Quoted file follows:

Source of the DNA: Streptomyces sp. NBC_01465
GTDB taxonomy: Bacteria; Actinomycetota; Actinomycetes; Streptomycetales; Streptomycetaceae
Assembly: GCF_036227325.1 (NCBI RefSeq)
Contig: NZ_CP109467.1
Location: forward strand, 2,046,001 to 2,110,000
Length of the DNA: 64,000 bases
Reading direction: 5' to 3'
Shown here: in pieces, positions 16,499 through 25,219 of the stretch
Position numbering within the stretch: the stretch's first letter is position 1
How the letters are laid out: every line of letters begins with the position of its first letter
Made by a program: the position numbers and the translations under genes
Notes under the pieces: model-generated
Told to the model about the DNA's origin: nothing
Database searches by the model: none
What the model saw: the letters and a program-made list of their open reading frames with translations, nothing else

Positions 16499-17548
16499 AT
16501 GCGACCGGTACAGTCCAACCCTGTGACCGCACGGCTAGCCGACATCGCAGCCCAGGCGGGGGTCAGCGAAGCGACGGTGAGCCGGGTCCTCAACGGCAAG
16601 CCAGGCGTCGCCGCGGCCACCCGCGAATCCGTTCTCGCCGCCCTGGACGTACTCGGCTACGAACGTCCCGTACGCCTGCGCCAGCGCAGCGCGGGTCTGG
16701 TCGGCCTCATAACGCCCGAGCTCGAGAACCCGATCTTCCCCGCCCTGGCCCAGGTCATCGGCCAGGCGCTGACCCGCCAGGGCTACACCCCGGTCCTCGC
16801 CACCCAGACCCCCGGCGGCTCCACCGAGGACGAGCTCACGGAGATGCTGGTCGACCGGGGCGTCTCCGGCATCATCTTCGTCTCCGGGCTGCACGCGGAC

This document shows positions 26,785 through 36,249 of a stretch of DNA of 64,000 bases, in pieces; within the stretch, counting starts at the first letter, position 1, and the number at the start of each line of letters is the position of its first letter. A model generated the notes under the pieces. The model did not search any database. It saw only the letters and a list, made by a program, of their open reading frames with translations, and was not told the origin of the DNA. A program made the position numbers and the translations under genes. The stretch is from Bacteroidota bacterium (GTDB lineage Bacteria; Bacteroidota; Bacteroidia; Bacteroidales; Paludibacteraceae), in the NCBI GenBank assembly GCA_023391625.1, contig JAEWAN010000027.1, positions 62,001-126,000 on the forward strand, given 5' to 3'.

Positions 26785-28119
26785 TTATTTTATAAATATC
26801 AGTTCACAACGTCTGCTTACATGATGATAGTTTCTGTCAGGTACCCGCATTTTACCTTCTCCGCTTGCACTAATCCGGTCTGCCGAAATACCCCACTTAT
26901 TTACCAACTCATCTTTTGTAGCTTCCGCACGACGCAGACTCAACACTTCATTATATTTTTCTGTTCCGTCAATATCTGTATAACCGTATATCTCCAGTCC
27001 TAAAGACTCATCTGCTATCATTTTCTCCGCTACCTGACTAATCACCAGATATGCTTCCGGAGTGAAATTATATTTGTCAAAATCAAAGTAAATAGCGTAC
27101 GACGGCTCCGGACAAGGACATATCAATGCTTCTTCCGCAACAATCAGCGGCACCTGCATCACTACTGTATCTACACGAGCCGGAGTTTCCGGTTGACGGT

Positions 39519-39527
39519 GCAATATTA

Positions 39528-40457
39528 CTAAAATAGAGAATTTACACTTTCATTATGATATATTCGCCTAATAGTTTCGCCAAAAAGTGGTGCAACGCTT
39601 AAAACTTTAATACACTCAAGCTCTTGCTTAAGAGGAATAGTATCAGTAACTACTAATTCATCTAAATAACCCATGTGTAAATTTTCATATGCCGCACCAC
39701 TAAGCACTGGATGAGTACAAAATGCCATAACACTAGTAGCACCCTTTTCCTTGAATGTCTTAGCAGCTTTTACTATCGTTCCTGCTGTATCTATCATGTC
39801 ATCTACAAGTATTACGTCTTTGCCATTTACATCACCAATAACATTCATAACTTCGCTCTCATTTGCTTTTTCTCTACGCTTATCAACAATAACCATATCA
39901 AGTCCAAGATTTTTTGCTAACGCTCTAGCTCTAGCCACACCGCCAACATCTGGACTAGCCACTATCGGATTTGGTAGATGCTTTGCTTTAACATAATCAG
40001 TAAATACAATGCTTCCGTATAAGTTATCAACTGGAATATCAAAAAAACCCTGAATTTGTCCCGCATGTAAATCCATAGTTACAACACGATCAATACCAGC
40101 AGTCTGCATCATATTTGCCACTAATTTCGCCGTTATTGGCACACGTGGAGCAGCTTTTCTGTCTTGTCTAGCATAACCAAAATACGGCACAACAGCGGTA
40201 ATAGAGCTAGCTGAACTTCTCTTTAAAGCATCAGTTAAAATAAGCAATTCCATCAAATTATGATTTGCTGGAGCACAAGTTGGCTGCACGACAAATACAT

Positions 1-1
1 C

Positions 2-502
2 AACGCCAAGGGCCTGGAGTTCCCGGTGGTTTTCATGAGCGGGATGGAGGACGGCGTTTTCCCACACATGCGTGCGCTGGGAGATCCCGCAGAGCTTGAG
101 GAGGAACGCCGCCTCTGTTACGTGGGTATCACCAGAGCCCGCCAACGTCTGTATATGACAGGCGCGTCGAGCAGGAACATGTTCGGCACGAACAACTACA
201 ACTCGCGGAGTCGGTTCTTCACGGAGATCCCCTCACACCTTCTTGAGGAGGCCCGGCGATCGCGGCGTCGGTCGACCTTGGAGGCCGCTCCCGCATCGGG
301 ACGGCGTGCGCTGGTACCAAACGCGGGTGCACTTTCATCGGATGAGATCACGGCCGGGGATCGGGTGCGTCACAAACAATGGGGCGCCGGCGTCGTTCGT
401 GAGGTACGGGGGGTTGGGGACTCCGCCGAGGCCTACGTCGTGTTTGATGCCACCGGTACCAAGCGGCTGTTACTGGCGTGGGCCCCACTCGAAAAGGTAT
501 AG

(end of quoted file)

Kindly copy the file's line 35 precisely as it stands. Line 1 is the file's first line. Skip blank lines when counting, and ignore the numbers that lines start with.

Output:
39801 ATCTACAAGTATTACGTCTTTGCCATTTACATCACCAATAACATTCATAACTTCGCTCTCATTTGCTTTTTCTCTACGCTTATCAACAATAACCATATCA